Skip to Content
OpenStax Logo
Calculus Volume 3

Key Concepts

Calculus Volume 3Key Concepts
Buy book
  1. Preface
  2. 1 Parametric Equations and Polar Coordinates
    1. Introduction
    2. 1.1 Parametric Equations
    3. 1.2 Calculus of Parametric Curves
    4. 1.3 Polar Coordinates
    5. 1.4 Area and Arc Length in Polar Coordinates
    6. 1.5 Conic Sections
    7. Key Terms
    8. Key Equations
    9. Key Concepts
    10. Chapter Review Exercises
  3. 2 Vectors in Space
    1. Introduction
    2. 2.1 Vectors in the Plane
    3. 2.2 Vectors in Three Dimensions
    4. 2.3 The Dot Product
    5. 2.4 The Cross Product
    6. 2.5 Equations of Lines and Planes in Space
    7. 2.6 Quadric Surfaces
    8. 2.7 Cylindrical and Spherical Coordinates
    9. Key Terms
    10. Key Equations
    11. Key Concepts
    12. Chapter Review Exercises
  4. 3 Vector-Valued Functions
    1. Introduction
    2. 3.1 Vector-Valued Functions and Space Curves
    3. 3.2 Calculus of Vector-Valued Functions
    4. 3.3 Arc Length and Curvature
    5. 3.4 Motion in Space
    6. Key Terms
    7. Key Equations
    8. Key Concepts
    9. Chapter Review Exercises
  5. 4 Differentiation of Functions of Several Variables
    1. Introduction
    2. 4.1 Functions of Several Variables
    3. 4.2 Limits and Continuity
    4. 4.3 Partial Derivatives
    5. 4.4 Tangent Planes and Linear Approximations
    6. 4.5 The Chain Rule
    7. 4.6 Directional Derivatives and the Gradient
    8. 4.7 Maxima/Minima Problems
    9. 4.8 Lagrange Multipliers
    10. Key Terms
    11. Key Equations
    12. Key Concepts
    13. Chapter Review Exercises
  6. 5 Multiple Integration
    1. Introduction
    2. 5.1 Double Integrals over Rectangular Regions
    3. 5.2 Double Integrals over General Regions
    4. 5.3 Double Integrals in Polar Coordinates
    5. 5.4 Triple Integrals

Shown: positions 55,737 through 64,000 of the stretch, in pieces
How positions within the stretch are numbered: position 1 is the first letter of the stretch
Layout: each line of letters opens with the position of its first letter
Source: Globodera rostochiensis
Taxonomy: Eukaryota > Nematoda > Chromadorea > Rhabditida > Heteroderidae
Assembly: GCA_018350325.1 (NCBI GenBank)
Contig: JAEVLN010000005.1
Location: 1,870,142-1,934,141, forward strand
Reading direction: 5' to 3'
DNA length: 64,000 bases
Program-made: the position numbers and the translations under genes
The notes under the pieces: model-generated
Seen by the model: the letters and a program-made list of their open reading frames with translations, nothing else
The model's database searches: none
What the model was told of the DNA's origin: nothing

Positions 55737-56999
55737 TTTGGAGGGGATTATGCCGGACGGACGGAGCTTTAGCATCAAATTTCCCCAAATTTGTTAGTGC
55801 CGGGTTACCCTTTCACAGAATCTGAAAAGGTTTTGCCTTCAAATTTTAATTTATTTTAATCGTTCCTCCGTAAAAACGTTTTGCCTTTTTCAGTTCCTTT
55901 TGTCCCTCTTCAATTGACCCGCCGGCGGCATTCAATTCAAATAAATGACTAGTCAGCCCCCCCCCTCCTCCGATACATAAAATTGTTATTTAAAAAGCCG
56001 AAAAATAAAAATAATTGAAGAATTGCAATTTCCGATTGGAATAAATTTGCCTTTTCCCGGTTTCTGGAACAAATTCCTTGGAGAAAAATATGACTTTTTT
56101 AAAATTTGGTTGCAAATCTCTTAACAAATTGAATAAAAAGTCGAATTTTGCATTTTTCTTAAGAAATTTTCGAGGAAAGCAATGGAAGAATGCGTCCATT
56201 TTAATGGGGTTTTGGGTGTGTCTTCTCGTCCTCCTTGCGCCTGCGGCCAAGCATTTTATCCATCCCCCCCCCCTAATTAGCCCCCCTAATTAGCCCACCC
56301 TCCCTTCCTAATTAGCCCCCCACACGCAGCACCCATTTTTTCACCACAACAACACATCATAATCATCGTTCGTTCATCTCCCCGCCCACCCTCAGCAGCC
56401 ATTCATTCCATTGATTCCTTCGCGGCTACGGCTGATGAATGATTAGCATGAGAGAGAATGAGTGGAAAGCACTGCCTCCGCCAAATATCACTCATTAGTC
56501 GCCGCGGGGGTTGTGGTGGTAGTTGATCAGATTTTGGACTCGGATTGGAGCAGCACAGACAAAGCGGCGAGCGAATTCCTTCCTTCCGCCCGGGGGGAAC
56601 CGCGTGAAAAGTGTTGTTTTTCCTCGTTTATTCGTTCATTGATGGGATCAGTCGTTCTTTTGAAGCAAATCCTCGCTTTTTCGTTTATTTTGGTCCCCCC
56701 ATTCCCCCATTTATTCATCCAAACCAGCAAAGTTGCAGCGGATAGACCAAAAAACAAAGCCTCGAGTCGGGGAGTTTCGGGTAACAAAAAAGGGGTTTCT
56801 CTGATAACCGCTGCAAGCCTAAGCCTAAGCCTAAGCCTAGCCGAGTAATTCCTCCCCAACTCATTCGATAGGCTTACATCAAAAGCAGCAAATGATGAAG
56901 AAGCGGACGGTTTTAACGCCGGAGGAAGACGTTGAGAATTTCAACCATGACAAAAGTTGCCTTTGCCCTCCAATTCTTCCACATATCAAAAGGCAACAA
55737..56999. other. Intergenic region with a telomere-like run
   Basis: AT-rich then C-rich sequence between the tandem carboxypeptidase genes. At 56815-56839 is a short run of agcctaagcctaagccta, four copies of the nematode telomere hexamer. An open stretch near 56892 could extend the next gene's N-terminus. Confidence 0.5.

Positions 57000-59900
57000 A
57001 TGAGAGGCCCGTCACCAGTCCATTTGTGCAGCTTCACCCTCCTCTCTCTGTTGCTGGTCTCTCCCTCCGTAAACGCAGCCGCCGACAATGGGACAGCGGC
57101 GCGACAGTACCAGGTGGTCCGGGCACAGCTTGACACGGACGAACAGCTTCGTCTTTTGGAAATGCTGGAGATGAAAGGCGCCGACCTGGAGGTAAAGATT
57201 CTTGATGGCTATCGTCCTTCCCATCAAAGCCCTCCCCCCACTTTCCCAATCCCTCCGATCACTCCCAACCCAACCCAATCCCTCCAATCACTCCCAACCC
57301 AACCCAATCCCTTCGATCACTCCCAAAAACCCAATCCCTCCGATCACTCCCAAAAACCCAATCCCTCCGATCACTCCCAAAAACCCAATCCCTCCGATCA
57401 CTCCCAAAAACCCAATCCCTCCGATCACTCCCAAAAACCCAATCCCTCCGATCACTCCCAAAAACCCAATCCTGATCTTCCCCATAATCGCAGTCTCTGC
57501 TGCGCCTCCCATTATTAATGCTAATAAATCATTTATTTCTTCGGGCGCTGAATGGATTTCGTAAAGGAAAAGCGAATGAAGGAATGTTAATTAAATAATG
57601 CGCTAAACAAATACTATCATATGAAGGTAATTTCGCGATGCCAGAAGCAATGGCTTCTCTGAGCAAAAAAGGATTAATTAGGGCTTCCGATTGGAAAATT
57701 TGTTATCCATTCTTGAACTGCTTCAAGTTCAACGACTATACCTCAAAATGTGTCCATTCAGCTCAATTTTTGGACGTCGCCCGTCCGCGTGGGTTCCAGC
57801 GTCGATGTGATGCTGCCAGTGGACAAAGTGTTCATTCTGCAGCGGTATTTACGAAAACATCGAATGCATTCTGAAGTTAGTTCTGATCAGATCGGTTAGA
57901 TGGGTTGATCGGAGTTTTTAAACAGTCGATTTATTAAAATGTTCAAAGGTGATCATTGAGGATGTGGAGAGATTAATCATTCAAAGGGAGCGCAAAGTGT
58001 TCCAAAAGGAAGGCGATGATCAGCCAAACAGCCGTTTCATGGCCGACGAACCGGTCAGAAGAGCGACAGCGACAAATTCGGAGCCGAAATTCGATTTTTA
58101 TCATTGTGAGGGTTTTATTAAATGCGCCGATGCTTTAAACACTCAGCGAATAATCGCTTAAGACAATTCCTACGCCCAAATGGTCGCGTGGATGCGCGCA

6. 5.5 Triple Integrals in Cylindrical and Spherical Coordinates
    7. 5.6 Calculating Centers of Mass and Moments of Inertia
    8. 5.7 Change of Variables in Multiple Integrals
    9. Key Terms
    10. Key Equations
    11. Key Concepts
    12. Chapter Review Exercises
  7. 6 Vector Calculus
    1. Introduction
    2. 6.1 Vector Fields
    3. 6.2 Line Integrals
    4. 6.3 Conservative Vector Fields
    5. 6.4 Green’s Theorem
    6. 6.5 Divergence and Curl
    7. 6.6 Surface Integrals
    8. 6.7 Stokes’ Theorem
    9. 6.8 The Divergence Theorem
    10. Key Terms
    11. Key Equations
    12. Key Concepts
    13. Chapter Review Exercises
  8. 7 Second-Order Differential Equations
    1. Introduction
    2. 7.1 Second-Order Linear Equations
    3. 7.2 Nonhomogeneous Linear Equations
    4. 7.3 Applications
    5. 7.4 Series Solutions of Differential Equations
    6. Key Terms
    7. Key Equations
    8. Key Concepts
    9. Chapter Review Exercises
  9. A | Table of Integrals
  10. B | Table of Derivatives
  11. C | Review of Pre-Calculus
  12. Answer Key
    1. Chapter 1
    2. Chapter 2
    3. Chapter 3
    4. Chapter 4
    5. Chapter 5
    6. Chapter 6
    7. Chapter 7
  13. Index

3.1 Vector-Valued Functions and Space Curves

  • A vector-valued function is a function of the form r(t)=f(t)i+g(t)jr(t)=f(t)i+g(t)j or r(t)=f(t)i+g(t)j+h(t)k,r(t)=f(t)i+g(t)j+h(t)k, where the component functions f, g, and h are real-valued functions of the parameter t.
  • The graph of a vector-valued function of the form r(t)=f(t)i+g(t)jr(t)=f(t)i+g(t)j is called a plane curve. The graph of a vector-valued function of the form r(t)=f(t)i+g(t)j+h(t)kr(t)=f(t)i+g(t)j+h(t)k is called a space curve.
  • It is possible to represent an arbitrary plane curve by a vector-valued function.
  • To calculate the limit of a vector-valued function, calculate the limits of the component functions separately.

3.2 Calculus of Vector-Valued Functions